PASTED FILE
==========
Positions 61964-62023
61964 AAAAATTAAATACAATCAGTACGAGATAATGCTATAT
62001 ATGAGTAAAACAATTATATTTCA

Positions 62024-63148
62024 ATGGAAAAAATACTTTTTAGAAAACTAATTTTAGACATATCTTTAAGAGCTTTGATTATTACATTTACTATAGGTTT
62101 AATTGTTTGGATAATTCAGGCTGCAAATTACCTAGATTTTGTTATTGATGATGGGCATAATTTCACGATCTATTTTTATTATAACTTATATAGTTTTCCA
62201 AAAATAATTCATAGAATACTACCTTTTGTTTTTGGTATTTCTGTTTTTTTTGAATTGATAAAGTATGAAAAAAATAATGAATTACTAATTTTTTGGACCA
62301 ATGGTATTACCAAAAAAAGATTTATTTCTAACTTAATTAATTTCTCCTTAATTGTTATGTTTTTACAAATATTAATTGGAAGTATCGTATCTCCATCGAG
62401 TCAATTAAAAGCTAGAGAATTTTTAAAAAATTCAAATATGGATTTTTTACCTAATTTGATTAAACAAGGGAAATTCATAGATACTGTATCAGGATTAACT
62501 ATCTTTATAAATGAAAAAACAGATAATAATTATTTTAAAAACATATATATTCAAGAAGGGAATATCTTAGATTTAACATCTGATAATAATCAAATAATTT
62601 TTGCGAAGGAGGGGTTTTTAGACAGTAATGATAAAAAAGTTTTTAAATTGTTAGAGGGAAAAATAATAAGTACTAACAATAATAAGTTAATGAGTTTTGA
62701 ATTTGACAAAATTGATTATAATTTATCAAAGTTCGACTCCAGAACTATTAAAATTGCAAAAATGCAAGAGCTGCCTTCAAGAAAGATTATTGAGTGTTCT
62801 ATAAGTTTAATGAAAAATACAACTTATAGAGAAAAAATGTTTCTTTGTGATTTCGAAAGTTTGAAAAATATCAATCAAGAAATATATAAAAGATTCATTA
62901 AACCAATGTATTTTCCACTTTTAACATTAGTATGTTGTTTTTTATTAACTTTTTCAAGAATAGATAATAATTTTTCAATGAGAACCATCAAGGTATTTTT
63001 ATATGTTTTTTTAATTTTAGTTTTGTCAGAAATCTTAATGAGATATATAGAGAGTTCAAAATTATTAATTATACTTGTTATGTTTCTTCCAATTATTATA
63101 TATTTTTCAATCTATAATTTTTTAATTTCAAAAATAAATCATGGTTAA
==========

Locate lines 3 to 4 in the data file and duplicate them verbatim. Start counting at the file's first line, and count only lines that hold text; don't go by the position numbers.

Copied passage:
62001 ATGAGTAAAACAATTATATTTCA

Positions 62024-63148